Still, there is some way to go yet. Producing alternative news will be difficult, since the EBC enjoys a near-monopoly on information and access to ministers. And Ethiopian media have “a long history of co-option and capture”, notes Iginio Gagliardone of Oxford University. Indeed, the channels so far licensed by the EBA are not entirely independent of the state. But the signs are positive. So long as Ethiopians stock up on satellite dishes, controlling what they watch will be harder.

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Wako nyuma sana.

kama mkia wa mbuzi. And everyday we are being bombarded with propaganda of how Ethiopia is overtaking us.

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Short of banning satellite dishes and receivers, there’s little else they can do to stop the inevitable.

Controlling 90 million people under stupid laws is not easy.

It’s interesting to see folks commenting with certainty about a lot of things, which they don’t know or understand. I really wish Kenyans and many other Africans learn about other African countries themselves rather than from “the Economist”. As much as Kenyans are the jolliest, open and nice people, with all due respect, your almost worship of Western Europeans and everything they have to say is a bit disappointing… :frowning:

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I agree, brother.

Look at China. During the 70s and 80s, The Economist criticized almost all their policies. Yet today, it’s the largest economy in the world.

Congratulations, you guys.

Also, not every Kenyan worships the West.

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Can you tell us what the Economist got wrong about the mass media situation in Ethiopia. Personally I posted not to make fun of Ethiopia but to celebrate that you’re getting along. Unless you think private media is not advancement.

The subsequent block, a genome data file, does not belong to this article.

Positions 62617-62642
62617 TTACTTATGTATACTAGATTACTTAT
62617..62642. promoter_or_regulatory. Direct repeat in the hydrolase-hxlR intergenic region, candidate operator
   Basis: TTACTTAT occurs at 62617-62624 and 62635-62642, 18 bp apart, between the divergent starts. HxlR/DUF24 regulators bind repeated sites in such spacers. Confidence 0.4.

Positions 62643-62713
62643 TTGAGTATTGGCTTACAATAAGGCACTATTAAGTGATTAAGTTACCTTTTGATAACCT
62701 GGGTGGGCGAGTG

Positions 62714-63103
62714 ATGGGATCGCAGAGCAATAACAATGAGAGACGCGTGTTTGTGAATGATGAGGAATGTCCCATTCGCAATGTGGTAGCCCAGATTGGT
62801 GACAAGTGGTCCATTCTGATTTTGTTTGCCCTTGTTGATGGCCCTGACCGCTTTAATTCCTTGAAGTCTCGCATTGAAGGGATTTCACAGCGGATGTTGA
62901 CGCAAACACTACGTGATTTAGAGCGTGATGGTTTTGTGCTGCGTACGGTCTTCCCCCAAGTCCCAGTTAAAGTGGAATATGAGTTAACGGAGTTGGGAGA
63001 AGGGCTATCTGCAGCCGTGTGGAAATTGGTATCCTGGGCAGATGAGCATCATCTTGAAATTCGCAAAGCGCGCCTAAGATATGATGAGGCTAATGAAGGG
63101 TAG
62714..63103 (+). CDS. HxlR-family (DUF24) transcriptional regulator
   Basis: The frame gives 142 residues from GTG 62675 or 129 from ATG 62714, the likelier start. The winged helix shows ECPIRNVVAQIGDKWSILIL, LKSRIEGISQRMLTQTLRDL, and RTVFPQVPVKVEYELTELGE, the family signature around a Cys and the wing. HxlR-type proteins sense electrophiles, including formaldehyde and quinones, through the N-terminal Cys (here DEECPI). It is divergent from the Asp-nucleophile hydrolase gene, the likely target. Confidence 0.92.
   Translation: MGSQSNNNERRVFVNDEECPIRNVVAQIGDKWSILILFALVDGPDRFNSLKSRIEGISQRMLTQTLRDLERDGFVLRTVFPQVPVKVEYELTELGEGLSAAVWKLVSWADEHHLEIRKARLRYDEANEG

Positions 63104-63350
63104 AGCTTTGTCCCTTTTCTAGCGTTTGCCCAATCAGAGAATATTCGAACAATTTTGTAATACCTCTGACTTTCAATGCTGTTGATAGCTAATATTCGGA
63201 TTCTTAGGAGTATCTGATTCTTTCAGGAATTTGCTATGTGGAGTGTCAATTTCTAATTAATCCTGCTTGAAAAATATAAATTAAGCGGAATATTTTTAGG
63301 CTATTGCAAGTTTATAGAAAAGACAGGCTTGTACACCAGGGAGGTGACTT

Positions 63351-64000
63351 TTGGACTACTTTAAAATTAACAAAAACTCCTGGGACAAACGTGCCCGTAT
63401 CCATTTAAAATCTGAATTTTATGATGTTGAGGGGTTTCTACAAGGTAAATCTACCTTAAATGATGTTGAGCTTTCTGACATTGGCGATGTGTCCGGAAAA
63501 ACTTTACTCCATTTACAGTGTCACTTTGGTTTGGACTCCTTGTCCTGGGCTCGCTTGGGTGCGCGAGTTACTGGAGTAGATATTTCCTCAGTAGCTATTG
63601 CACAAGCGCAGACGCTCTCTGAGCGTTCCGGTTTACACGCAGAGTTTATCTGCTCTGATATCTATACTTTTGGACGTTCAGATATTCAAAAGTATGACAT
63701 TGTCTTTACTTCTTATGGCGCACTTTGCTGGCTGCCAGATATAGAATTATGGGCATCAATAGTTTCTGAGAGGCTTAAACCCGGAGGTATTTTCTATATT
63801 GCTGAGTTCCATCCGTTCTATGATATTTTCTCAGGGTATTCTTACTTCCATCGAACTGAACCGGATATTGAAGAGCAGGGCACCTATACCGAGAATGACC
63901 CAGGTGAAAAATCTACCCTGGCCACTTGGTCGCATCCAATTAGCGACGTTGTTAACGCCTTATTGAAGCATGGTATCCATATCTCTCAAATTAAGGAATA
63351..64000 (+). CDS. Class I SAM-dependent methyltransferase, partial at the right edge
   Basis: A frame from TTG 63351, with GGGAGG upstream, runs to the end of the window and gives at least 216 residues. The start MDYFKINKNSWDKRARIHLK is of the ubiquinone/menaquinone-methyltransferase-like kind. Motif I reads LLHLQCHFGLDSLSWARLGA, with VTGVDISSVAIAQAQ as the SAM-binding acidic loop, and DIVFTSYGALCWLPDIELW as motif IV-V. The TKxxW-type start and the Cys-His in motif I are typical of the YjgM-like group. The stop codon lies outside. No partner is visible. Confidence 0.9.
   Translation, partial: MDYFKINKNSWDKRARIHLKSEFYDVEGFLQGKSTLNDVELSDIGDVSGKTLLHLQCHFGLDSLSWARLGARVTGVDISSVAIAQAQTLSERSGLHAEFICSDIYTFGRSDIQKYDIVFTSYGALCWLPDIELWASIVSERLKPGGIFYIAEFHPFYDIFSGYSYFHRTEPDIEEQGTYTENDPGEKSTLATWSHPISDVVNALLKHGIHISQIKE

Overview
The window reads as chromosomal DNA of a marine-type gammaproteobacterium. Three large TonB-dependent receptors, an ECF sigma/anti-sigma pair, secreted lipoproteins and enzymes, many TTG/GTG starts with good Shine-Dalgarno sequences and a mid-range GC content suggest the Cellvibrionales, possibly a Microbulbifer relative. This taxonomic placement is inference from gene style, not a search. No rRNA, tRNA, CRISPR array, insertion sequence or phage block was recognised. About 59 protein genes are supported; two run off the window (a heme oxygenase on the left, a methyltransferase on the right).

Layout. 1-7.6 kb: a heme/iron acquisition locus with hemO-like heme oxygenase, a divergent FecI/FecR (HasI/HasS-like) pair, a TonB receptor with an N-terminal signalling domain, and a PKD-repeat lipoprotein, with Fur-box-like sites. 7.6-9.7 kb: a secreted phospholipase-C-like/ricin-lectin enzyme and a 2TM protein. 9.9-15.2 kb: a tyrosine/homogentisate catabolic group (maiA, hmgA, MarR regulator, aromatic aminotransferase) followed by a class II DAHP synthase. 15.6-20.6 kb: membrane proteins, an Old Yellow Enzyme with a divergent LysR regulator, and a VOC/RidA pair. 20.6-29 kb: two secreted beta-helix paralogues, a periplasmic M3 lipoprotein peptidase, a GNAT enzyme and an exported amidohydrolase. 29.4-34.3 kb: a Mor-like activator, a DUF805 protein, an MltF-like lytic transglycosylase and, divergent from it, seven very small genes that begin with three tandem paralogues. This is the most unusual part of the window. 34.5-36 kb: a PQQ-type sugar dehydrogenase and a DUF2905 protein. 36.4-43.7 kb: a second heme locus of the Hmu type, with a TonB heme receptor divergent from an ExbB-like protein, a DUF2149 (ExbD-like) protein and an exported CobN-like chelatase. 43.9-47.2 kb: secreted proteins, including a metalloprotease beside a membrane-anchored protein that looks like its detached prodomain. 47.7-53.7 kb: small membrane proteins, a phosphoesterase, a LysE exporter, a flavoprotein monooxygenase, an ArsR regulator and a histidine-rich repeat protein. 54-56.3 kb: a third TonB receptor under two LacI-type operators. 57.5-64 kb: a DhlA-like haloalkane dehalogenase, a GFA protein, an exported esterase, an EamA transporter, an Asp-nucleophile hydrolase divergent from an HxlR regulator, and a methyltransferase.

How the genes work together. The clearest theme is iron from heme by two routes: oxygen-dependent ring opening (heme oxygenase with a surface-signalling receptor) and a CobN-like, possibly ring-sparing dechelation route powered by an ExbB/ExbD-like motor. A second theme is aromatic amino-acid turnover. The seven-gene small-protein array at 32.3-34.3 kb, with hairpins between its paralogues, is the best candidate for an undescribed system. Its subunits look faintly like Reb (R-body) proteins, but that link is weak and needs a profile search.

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There is and there has been (for the last 26 years) a private media in Ethiopia. What we don’t have is a kind of much wider room for private media, which you have. As far as TV is concerned, having a satellite dish has never been and is NOT ILLIGAL. There are also couple of more privately owned TV stations in the country, which the Economist purposefully omitted. Granted that they are not political news channells. They focus on entertainment & human stories. The beef that the economist has with Ethiopia is that the telecom industry is not privatized. They hate that an African country and it’s government is able to say “when, what, where, who and how much”. They want their telecom giants to get a piece of a potential market of a hundred million people. They hate Ethiopia’s ambition to launch its own satellite by 2020, like South Africa, Egypt and Nigeria, because buying their satellite service will not be required, then. Hence, they trash everything without merit.


This is the same “The Economist” that a decade ago declared a continent of ONE BILLION people " A hopeless continent". They couldn’t even envision that a hundred, among one billion of us could be “hopeful”. They are vultures, who don’t think people as talking breathing souls, but just “markets”. Though I very much hate almost everything he does, one of the things I highly admire about Eritrean president Isayas Afeworqi is that he doesn’t give a f*** about what the west think of him, his country or about their opinion about anything…

Having said that…I agree with you that we need to work a whole lot harder to have a greater press freedom in our country. We are not where you are, yet…


journalists are entitled to their opinions, and the Economist is not an Authority on anything. The articles to me are just opinionated. That’s what freedom of expression is.


I thought journalists are supposed to be objective rather than opinionated…Well, what do I now?! :slight_smile:

bias is a difficult thing to be eliminated as long as one is human, even the the U.S. media stations are not objectves,and some do not even try to hide their bias

hehehe, welcome to the new world. Check this links for some op-eds, editorials and opinion pieces